Tuesday, 27 April 2010

Lace me up!

I have been looking at fixing mechanisms again for the brace and am still very taken with the Boa system which seems to be used in everything from running and cycling shoes to snowboard and motorbike boots. It is spoken very highly of on most forums and many professionals are singing their praises. They have also started to be introduced into medical design form tourniquets (see above right) to forarm casts.

Boa specialise in wire lacing system, they use a combination of titanium wire and plastic crank twist casing. You always have to be careful with you use of metal in rehabilitation products, especially products such as the medical back brace where the subject may have to go into MRI’s etc. However this would not be an issue with Boa due to their choice of materials i.e. titanium which is not only incredibly strong but also not magnetic and so would not interfere with equipment such as MRI’s. It would still interfere with any form of X-ray however any choice of metal will do this. With this in mind there are alternative manufacturers such as Sidi who use a plastic form of wire. There are also other systems such as speed lace by a company called Burton. This acts more like a toggle where you slide the toggle along the lace to the base of the foot and locking into place by releasing a spring mechanism. Although this system is possible I am concerned about the reliability of it and so would like to see if I could get some more information on the Boa and Sidi systems first.

Monday, 26 April 2010

Tried and tested

I have realised that I have shown you very little images of what I am actually redesigning so here are a few images so you can see the issues that I may have and the want to address.

I think it is very important when designing this sort of product to try it out to walk move bend and stretch in it. User testing although subjective, I believe, is probably one of the most reliable and thorough forms of product testing. It is also the most sensible, if not only, approach when using a user centred design methodology to help ensure that your product stays grounded and objective while meeting both medical and patient needs.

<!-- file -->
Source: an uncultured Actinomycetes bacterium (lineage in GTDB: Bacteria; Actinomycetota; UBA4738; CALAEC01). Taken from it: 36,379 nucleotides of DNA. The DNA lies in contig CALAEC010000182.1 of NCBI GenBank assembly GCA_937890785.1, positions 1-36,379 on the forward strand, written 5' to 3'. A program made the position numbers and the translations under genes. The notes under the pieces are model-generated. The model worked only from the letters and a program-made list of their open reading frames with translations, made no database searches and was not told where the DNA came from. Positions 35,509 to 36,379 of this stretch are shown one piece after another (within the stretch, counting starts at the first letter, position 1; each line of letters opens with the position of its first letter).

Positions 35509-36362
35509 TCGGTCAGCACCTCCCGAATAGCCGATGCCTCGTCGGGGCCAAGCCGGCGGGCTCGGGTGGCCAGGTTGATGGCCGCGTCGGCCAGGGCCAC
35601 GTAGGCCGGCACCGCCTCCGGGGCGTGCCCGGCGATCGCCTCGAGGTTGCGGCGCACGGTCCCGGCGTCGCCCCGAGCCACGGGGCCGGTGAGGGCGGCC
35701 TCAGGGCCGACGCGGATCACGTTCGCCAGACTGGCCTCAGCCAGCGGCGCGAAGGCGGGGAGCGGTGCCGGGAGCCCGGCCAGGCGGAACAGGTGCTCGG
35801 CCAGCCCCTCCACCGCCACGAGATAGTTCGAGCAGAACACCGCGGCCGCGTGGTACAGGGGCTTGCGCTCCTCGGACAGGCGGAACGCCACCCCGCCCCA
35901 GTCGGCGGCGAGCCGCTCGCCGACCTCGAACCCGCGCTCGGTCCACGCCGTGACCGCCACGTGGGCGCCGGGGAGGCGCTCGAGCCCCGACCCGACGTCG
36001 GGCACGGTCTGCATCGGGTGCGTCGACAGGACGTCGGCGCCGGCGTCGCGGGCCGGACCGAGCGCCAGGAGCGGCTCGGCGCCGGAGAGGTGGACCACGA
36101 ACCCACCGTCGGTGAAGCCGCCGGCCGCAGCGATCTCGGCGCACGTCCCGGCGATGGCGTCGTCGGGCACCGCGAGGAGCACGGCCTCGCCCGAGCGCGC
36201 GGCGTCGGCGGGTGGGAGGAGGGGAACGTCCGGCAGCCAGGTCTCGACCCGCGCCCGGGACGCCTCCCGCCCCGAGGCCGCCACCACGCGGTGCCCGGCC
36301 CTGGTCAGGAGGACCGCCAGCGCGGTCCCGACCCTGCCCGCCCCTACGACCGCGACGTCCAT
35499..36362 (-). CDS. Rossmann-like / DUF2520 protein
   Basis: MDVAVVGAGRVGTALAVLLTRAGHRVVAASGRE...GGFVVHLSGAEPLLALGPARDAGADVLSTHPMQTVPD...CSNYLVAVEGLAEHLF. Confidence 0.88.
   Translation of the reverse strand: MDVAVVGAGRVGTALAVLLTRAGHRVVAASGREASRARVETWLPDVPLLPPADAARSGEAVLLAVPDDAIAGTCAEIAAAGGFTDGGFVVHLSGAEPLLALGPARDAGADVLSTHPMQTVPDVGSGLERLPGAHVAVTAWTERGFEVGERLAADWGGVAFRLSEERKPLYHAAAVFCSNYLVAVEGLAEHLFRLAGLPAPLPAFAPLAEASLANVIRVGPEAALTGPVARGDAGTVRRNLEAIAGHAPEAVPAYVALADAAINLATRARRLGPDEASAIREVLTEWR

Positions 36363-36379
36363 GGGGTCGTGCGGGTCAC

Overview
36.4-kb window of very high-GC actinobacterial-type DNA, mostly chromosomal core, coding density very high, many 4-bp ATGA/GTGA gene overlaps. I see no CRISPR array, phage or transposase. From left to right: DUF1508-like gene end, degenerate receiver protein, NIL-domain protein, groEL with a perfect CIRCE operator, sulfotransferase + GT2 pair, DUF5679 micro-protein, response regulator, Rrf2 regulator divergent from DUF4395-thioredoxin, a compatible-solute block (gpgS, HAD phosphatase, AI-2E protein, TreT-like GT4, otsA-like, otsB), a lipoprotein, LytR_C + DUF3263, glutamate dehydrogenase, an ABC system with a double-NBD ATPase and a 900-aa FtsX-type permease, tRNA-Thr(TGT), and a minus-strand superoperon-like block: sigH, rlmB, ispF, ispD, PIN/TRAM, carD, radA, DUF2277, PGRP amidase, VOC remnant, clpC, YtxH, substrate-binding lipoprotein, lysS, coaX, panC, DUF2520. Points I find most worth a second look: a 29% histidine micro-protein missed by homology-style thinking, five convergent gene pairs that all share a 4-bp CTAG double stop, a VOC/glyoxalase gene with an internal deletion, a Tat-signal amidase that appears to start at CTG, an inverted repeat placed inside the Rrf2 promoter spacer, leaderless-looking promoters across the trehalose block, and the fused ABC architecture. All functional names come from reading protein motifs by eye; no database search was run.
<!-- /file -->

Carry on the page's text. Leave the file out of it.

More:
The process

The process that I have been using for concept testing has certainly been a labour intensive one but I believe it is the best way to approach the task.

Starting out with the mannequin it s then marked up with key pressure points and negative contact areas. From here I use strips of paper and masking tape to transform 2d sketches into 3D visualisations, altering any key areas which interfere with function or will apply negative pressure. This results is an outline which is then bulked out and developed into a solid 3d panel. These panels are then taken off of the mannequin and deconstructed enough so that it can be interpreted into a net/template.

I allow a minimum of 1.5cms around the edge of each template to allow for human error in the translation process and also to take into account shrinkage of the plastic during the warping and moulding process. The template is then used to make a plastic version which is then heated and moulded with the help of a heat gun and the mannequin

Quality of Life/Fixings

This has been a particular issue for me personally. I have found it incredibly infuriating the need to rely so much on others for everyday tasks. This has also been compounded by further frustrations over the current fixings of many back braces. By this I mean the love of Velcro, which although is useful and ideal in terms of adjustability I have found simply just not reliable enough!

I have had to have the Velcro straps on my brace replaced twice now and have now resorted to adding extra bits of Velcro and padding to try and extend the life of the ones I am currently wearing. However I also had an ulterior motive in my behaviour by adding these sections almost like a back up system. This is something which is not very reassuring when you rely so much on a back brace for support and your safety. As a result this area looked to address any areas which have an impact on quality of life issues such as independence but also looked the ease of getting the product on and off as well as utilising various different forms of fixings to develop a more reliable product


By examining panelling I am aiming to introduce a more modular approach. Focusing on greater inclusively while optimising comfort for the patient this should also be a lot more cost effective for the public medical system. This methodology should also make the structure much more universal….or least provide a more universal basic structure which can then be adapted/customised to the patients individual requirements.

I was also inspired by an almost clip and lock structure. This would mean that instead of having varying sides there would be a basic back and front panel and the joining panels are interchangeable and simply lock into place. This should eliminate the need for hospitals to store piles of braces in different sizes and shapes but instead to have a stock of modular panels which they can pick and choose from and assemble to fit the patient. These panels can then be adjusted to custom fit the patient with little fuss.